Bottle of Wine
by John Wegner
When Jill woke up sharing the bed with a McDonald’s bag, a cake box, and an empty bottle of wine, she knew something was wrong. Worse yet, when she rolled away from the wine bottle, she felt the scratchy, over-washed hotel sheets rub against her naked body. She hadn’t slept without clothes since she was 12, and even then she woke up at midnight and got dressed. As a general rule, she decided early on that clothes made for a safer night’s sleep. Lying there, Jill could almost imagine the illicit thrill of a chance encounter: the bottle of wine, the naked body, but she didn’t feel any post-coital relaxation and she couldn’t imagine exactly how the cake box or McDonald’s bag figured into a wild night of sex—she wasn’t exactly a 9 ½ Weeks kind of girl. From her pillow, she could see her skirt and blouse scattered across the room as if cast away in the heat of passion. Unfortunately, Jill thought, the only thing I cheated on was my diet. She shoved the wine bottle and the cake box away and hoped closing her eyes would stop the pounding in her head.
Jill started fading back into a dream about her high school boyfriend when her cell started vibrating. The world was spinning a half beat off from her stomach when she opened her eyes: like listening to Nine Inch Nails do Beethoven. Stumbling into the bathroom, she knew she could survive the head ache, but she wanted desperately to die soon so her stomach would stop squirming all over. The phone was still bouncing around as she rinsed her mouth.
“Hello?” Jill hated the way she sounded answering the phone. The little questioning tone at the end, unsure, a little scared. Like the next victim in a slasher movie right before she opens the door giving the killer easy access, she thought. She listened, eyes closed, sitting on the edge of the bed.
“Walter. I’m okay. Stop calling. You’re making my head hurt.” She pushed end.
It was supposed to be a quick trip to the store. Jill walked in at 3:47 and was in the checkout line at 4:01. Walter had called twice already, worried she would forget the organic vegetables and the red wine. “Pesticides get in the water table and cause birth defects.” Jill mouthed the words silently as Walter spoke.
“Yes, I got the lettuce. Red leaf, organic. The wine is in the car—one of those Australian Reds and a California White of some sort. No, they aren’t the cheap stuff. Corks and everything. Look, I’m almost to the checkout line, I’ll talk to you later.”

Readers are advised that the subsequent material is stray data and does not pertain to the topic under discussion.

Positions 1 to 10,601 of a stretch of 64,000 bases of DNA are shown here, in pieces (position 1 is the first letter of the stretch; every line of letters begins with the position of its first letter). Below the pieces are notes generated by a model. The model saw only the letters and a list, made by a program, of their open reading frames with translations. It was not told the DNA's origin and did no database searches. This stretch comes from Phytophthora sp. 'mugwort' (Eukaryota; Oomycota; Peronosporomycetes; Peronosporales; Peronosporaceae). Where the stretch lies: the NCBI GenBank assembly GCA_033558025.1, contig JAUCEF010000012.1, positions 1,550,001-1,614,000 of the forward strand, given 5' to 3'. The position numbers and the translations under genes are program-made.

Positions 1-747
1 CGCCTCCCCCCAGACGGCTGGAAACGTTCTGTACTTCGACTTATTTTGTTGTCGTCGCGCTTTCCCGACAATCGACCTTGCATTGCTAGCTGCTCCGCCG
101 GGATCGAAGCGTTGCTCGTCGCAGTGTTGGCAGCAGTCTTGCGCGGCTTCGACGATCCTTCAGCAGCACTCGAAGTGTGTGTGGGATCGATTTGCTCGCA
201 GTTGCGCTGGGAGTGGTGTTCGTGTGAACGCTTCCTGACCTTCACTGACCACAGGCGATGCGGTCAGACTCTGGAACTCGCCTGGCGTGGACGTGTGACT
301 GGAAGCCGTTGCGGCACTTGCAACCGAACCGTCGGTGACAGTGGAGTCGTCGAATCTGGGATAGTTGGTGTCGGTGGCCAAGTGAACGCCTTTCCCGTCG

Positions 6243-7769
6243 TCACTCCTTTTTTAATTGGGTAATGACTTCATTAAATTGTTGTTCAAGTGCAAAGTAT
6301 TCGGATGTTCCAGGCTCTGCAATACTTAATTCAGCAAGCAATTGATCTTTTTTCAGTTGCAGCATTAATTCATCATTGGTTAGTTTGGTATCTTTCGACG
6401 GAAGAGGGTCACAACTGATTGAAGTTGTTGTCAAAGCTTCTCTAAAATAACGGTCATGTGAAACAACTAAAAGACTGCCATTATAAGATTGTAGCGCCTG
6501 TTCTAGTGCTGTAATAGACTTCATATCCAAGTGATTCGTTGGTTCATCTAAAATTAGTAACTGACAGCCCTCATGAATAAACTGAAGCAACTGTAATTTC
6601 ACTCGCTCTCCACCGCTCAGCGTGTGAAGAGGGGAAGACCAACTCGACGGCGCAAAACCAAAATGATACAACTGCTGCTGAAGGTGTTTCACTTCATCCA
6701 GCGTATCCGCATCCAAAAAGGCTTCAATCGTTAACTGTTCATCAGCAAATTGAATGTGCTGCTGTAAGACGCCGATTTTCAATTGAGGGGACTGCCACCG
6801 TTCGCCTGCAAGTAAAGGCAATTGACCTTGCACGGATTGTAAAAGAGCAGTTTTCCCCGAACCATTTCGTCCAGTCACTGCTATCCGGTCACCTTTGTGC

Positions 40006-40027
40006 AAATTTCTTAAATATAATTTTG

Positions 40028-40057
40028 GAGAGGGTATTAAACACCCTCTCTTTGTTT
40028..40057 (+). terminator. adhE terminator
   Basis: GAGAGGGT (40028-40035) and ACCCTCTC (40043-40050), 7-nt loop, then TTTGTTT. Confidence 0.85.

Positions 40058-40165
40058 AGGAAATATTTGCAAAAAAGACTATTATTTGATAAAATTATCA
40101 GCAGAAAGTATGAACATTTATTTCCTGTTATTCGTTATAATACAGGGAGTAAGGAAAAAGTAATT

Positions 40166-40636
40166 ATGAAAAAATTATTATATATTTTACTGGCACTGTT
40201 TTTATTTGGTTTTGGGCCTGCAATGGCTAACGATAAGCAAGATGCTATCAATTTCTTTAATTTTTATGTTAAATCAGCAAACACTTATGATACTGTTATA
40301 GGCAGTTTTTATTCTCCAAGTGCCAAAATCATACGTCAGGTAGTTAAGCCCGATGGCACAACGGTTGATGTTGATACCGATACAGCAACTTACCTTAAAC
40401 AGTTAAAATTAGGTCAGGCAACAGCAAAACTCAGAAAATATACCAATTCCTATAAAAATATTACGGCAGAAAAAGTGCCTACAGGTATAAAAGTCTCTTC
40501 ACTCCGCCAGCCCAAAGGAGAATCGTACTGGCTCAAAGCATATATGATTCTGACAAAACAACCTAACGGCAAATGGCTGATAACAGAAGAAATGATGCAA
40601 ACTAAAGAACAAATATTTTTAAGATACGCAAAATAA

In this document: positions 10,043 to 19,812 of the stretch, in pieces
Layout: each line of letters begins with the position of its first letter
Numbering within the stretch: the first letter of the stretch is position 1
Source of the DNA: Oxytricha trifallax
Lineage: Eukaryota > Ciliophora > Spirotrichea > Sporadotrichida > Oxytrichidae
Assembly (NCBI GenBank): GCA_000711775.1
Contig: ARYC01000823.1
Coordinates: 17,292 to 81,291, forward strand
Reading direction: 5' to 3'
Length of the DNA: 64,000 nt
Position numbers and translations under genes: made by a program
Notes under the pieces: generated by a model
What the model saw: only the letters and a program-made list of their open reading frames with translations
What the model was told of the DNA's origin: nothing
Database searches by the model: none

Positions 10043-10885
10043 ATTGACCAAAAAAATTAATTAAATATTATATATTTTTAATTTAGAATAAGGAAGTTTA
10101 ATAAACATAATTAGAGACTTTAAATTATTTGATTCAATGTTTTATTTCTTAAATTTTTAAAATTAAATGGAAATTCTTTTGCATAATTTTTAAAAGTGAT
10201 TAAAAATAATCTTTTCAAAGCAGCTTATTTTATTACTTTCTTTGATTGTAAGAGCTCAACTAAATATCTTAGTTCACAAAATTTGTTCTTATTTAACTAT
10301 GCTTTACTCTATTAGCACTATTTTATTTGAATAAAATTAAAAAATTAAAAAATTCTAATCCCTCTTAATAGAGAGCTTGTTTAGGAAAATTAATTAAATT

As far as Jill could tell, the only real difference between organic and non-organic lettuce was that one still had bugs and dirt on it. Walter’s mother was convinced, though, that her sister’s baby, a son who would have been about Walter’s age, was born brain damaged because of tainted water in northern California.
Her phone rang again. Some people pace when they get nervous; Walter let his fingers do the walking.
“No, I haven’t forgotten the cake. I’m going to Halfman’s right now. . Have you cleaned the guest bath?” She shook her head no before Walter answered. “Okay. I’ll be home in a few minutes.” Walter probably didn’t remember there was a guest bath, Jill thought. She saw the woman in front of her offer a sympathetic smile—women united by incompetent husbands—there should be a union. Or a firing squad. Jill smiled back.
Jill started fading off to sleep, but her mind’s eye was stuck at the dinner table last Christmas. She was surprised to learn over the carved turkey that she and Walter were trying to have a child, a task virtually impossible considering the knots she had the doctor tie after she miscarried six years ago. She offered to pay more for extra knots, determined never to face the possibility of childbirth again. The doctor, a middle-aged woman with long flowing hair, nodded knowingly when Jill asked her not to tell Walter. “Of course. Men don’t always understand these things,” the doctor had said but she looked at Jill as if she meant “Your husband is a doofus who should leave the gene pool.” The look was fleeting and the doctor’s face became impassive again. But Jill knew what she had seen. Walter and the doctor had only met once, but Walter had a habit of making a bad impression. Never mean, occasionally sweet, mostly Walter had become a dunce.